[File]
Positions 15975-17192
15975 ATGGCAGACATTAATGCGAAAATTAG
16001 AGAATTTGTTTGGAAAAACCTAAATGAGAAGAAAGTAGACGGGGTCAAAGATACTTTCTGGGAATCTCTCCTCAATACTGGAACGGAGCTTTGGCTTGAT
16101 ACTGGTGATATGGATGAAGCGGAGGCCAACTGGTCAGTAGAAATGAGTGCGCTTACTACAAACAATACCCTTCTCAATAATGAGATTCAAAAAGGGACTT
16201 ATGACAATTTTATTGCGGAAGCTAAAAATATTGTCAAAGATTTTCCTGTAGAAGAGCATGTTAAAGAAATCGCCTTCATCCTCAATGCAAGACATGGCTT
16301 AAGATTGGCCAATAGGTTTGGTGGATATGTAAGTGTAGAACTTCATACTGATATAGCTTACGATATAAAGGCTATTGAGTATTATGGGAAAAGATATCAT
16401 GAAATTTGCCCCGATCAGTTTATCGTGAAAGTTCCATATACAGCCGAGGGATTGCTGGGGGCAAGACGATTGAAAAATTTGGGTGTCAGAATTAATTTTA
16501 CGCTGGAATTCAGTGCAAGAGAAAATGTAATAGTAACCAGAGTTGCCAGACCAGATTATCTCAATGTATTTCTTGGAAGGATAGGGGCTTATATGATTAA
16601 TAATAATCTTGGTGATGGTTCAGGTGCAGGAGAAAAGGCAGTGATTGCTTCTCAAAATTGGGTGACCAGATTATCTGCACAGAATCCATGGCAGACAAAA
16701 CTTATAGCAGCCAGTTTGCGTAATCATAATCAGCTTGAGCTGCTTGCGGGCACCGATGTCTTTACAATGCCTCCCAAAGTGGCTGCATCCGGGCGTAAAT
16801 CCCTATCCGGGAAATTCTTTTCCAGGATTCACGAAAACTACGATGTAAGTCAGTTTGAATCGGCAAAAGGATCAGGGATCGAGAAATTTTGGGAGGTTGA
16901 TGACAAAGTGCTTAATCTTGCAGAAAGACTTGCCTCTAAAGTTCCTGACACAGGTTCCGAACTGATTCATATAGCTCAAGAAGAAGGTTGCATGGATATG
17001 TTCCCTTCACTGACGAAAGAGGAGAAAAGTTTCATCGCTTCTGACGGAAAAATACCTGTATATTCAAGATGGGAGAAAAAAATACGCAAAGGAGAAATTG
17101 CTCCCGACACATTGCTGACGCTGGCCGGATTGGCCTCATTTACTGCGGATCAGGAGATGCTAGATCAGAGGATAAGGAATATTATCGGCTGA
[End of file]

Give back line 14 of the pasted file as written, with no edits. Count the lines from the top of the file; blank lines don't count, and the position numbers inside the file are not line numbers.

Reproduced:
17101 CTCCCGACACATTGCTGACGCTGGCCGGATTGGCCTCATTTACTGCGGATCAGGAGATGCTAGATCAGAGGATAAGGAATATTATCGGCTGA